Work in Sports
The plot thickens
Virenque wins Stage 16; Armstrong's lead shrinks to 5:37
MORZINE, France (AP) -- Lance Armstrong struggled for the first time on the 2000 Tour de France Tuesday but rode to the limit to hold a lead that should see him retain his title.
The 28-year-old Texan staggered over the line in eighth place, 2:01 behind winner Richard Virenque and 1:37 behind Jan Ullrich, his only realistic challenger for the title, who came in second on the day.
"Today was the hardest day of my life on a bike," an exhausted Armstrong said after the 16th leg of the Tour.
Armstrong's lead was cut from 7:26 to 5:37, but with all five of the decisive mountain stages over, he should have few problems retaining the yellow jersey to the end.
He is grateful for the advantage after struggling up Col de Joux-Plane, the final mountain of the leg and the three-week competition.
"I had a problem on the last climb. I had no energy left," he said. "I am lucky that this race goes on for three weeks and that I had a lead of seven and a half minutes."
Armstrong, who won last year's Tour after battling back from cancer, later said he hadn't eaten properly before the race and was especially lacking sugar.
Adding spice to the last mountain stage was Monday's public row between Marco Pantani, a two-time stage winner this year, and Armstrong.
Armstrong accused the Italian of lacking class after Pantani told journalists that the Texan's decision to back off in the final yards and let him win the Mont Ventoux stage last week was an insult.
On Tuesday, there was no verbal skirmishing but the spat may have given both riders extra motivation.
Pantani built up an early lead but was the first to drop off at the start of the final ascent up the Col de Joux-Plane. As the Italian faltered, Armstrong, who said he would be thinking about the row during the race, sprinted past.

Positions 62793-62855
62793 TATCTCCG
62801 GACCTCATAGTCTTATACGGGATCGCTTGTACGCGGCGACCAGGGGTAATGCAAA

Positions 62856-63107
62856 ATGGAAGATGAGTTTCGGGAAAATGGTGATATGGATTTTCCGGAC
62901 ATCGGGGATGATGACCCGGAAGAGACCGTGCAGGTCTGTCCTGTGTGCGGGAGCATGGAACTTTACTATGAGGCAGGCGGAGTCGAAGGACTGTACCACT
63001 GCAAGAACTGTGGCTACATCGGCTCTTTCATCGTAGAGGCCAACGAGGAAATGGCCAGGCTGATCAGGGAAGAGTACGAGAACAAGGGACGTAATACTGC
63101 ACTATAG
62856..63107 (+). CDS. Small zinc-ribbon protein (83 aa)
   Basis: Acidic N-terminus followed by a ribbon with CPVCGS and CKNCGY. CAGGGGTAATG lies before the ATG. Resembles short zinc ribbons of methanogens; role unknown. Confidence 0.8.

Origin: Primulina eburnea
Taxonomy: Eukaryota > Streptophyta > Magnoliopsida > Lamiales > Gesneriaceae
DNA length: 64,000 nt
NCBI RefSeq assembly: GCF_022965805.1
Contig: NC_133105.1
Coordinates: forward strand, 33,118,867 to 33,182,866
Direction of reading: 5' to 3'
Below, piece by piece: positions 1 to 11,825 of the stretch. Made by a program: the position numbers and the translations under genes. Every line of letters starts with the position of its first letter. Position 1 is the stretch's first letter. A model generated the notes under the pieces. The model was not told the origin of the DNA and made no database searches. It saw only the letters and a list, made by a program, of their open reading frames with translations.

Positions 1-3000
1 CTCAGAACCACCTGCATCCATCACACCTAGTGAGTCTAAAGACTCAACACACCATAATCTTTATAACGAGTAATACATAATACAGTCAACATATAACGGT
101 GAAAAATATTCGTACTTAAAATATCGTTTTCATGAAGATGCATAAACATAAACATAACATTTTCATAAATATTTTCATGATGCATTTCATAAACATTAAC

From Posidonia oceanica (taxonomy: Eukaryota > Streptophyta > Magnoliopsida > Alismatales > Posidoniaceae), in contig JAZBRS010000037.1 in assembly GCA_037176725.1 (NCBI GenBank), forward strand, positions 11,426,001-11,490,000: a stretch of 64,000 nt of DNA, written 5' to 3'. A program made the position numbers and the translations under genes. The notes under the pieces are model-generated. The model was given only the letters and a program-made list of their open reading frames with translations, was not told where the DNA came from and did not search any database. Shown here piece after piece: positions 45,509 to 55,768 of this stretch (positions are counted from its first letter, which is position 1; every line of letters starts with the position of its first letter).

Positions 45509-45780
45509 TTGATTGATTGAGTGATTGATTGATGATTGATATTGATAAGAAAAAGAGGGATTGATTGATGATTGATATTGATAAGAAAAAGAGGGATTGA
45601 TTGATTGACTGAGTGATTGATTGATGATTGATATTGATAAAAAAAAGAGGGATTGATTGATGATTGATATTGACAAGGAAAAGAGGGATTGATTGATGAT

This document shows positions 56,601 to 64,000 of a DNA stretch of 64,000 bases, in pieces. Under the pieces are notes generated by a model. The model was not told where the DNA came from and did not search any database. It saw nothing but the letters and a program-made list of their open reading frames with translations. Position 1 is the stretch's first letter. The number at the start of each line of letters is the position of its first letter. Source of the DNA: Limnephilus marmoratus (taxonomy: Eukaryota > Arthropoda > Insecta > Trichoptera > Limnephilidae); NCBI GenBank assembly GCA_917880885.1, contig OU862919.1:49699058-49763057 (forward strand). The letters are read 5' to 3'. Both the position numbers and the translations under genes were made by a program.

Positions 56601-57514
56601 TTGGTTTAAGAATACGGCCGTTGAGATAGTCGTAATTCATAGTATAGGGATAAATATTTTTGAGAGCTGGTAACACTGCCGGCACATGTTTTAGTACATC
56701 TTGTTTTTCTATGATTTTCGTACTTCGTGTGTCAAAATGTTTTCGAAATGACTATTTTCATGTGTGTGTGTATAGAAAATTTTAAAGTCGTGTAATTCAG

Ullrich, Virenque and Roberto Heras went wheel-to-wheel with Armstrong and it was Kelme's Spanish rider who had the strongest legs, opening up a 39-second gap over Armstrong with 20 kilometers (12 miles) to go.
Suddenly, the strength seemed to drain out of Armstrong.
At the peak, he was 1:30 behind Ullrich and more than two minutes behind leaders Virenque and Heras.
That opened the way for a thrilling battle for the line between Virenque, France's most popular rider, and Heras.
Virenque, who has won the Tour's King of the Mountain prize in four of the last five years, showed his superb descending skills while Heras lost control two kilometers (1.2 miles) from the end and crashed into barriers going around a bend in the narrow streets of Morzine.
Heras got on a new bike to finish third, but Ullrich nipped through to take second place.
Virenque, whose last Tour stage win was at Courchevel in 1997, finished the 196-kilometer (122-mile) route from Courchevel to Morzine in five hours, 32 minutes, 20 seconds.
The 29-year-old Polti rider crossed the line unchallenged to the acclaim of French fans.
"It was a great moment for me personally and it brings me a lot of happiness. It is a shame that Heras fell because he deserved to have a chance at the end," Virenque said. "The course today suited me and I never felt that I was lacking anything."
Virenque joined Polti after being fired by Festina in the wake of the 1998 Tour doping scandal.
Festina was thrown off the Tour but Virenque was one of only two riders that denied ever knowingly taking banned substances.
He still faces a court trial in Lille in October but said he is thinking of nothing but a podium spot at this year's race.
"All the difficult moments are forgotten when you have great moments like today," he said. "Mentally I was strong."
The 16th stage marked a return to the mountains after Monday's second and final rest day.
The course included two Category 1 climbs and one Category 2 ascent before the toughest task of all: the 1,700-meter (5,610-foot) Col de Joux-Plane.
The route passed near the spectacular cable cars that run to the 3,200-meter (10,560-foot) summit of Carron from Val-Thorens, the highest ski resort in Europe.
Between the narrow winding mountain passes, which made for energy-sapping climbs and potentially dangerous descents, riders passed through scenic villages and the town of Albertville, site of the 1992 Winter Olympics.
The three-week race, which ends July 23 in Paris, continues Wednesday with a hilly 155-kilometer (93-mile) course from Evian-les-Bains to Lausanne in Switzerland.
There will be fewer cars on the route following the accident that resulted in the death of a 12-year-old boy last week.
Organizers reduced the number of press, organizational and sponsor cars on Tuesday and said that in the future the number of vehicles will be cut from about 1,000 to 500.
At the start of the 16th leg, riders stopped and observed a minute of silence as a mark of respect for the boy.